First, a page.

Independent researchers are not drawing a salary and often don’t earn a great deal. I have been open about my income. As I thought about the invitations from York and Leicester, it occurred to me that universities were probably open about their income, too. So I did some research and found that, although often buried deep within layers of web pages, they do indeed publish their financial statements.

In 2013/14, the income of the University of York was £305.4m and its expenditure was £297.2m. It has total net assets of £243.8m, and a retained surplus of £10.5m.

In the same financial year, the income of the University of Leicester was £286.7m and its expenditure was £279.2m. It has total net assets of £172.6m, and a retained surplus of £7.6m.

Clearly universities must exercise sound financial stewardship. They have staff to pay and to provide pensions for, and I believe that university staff work hard and should be paid appropriately. There are buildings to be maintained and refurbished, equipment costs, perhaps debts to service, and so on. But these are wealthy institutions with an annual surplus of millions of pounds. Yet, while they evidently want my expertise, they won’t pay me a couple of hundred.

I found it embarrassing to refuse my friends’ requests. In both cases they said they had no budget to pay visiting scholars. Clearly universities hold on tight to their cash. But in doing so, they minimise the types of expertise available to their students. Is that a sensible educational strategy?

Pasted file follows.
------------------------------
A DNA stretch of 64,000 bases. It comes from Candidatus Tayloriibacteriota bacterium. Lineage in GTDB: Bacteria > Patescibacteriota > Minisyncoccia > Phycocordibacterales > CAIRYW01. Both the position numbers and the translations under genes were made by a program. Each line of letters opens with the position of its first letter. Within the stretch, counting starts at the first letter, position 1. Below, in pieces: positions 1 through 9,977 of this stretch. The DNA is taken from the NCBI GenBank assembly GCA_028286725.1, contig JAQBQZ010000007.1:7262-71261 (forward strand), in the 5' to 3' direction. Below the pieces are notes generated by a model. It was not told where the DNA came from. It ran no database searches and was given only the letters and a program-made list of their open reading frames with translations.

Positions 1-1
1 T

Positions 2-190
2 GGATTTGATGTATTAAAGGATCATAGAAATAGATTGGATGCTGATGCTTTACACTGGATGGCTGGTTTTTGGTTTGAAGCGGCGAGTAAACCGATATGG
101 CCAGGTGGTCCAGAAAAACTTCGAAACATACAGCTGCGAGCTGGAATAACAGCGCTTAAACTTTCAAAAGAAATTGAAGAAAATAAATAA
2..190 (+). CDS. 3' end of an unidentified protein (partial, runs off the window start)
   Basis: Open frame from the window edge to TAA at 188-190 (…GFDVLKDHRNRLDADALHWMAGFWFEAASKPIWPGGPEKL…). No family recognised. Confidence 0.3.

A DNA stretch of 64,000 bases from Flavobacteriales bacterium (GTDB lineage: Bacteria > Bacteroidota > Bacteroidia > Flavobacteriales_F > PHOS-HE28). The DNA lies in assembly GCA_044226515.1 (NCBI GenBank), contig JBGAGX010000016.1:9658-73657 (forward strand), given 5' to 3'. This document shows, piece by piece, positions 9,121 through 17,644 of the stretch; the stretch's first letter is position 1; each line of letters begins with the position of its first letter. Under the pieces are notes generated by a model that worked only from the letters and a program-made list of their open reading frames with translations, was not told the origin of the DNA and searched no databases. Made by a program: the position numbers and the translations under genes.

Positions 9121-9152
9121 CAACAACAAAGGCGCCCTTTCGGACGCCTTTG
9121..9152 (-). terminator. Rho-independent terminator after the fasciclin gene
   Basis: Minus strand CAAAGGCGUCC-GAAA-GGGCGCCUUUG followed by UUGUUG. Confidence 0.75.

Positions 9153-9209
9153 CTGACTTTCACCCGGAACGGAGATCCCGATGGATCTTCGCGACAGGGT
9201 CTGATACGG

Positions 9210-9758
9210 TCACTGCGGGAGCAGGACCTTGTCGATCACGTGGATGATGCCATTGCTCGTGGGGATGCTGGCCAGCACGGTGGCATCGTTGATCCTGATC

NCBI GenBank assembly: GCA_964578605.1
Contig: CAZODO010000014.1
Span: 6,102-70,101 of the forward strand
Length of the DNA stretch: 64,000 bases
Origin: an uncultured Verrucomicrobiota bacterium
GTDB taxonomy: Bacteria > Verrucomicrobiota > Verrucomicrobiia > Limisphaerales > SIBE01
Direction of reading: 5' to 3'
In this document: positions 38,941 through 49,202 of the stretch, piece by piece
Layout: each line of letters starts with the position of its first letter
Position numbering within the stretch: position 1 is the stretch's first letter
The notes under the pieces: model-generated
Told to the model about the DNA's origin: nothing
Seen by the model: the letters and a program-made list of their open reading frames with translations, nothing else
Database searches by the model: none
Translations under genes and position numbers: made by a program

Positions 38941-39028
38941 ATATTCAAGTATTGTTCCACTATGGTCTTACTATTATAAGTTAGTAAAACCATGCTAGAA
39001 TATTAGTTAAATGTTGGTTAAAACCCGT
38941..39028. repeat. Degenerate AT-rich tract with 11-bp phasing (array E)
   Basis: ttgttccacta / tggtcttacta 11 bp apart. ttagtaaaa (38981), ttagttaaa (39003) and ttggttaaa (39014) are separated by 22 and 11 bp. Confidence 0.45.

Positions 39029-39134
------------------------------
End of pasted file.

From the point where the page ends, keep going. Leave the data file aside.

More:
In recent weeks, I have been cheerfully paid a sensible fee for work at Staffordshire University, which is significantly less wealthy than York or Leicester (income: £118.4m, expenditure: £116m, net assets £44.2m, surplus £3.6m). I have also been paid by Swansea University (income £205.8m, expenditure £182.3m, net assets £156.5m, surplus £7.2m). And I am in discussions with Birmingham City University, who said my fee was what they were expecting (income: £173.8m, expenditure £153.6m, net assets £219.9m, surplus £23.2m).

Although this is not any kind of a representative sample, I used my researcher’s eye to try to discern a pattern. York is a Russell Group university; Leicester and Swansea were founded around the same time in the early 1920s; Staffordshire and Birmingham City are post-92. So there is no apparent consistency here.

I wonder what prospective students might think. Would you like to go to a university that will encourage you to learn from a wide variety of expert people? Or would you prefer one that will restrict you to learning from its own faculty and some volunteers?

New Year’s resolution

moneyI think the time has come to declare that I will not do any more unpaid work for rich organisations.

This can be hard to call when you’re self-employed. Some unpaid work is necessary to gain paid work. Unpaid work can have real benefits, whether it’s working on a bid for a contract, making useful contacts through networking, or someone I’ve chatted with on Twitter deciding to buy my book. Every self-employed person needs to work on their business as well as in their business, and at times it can be difficult to separate ‘unpaid work’ from ‘essential marketing’.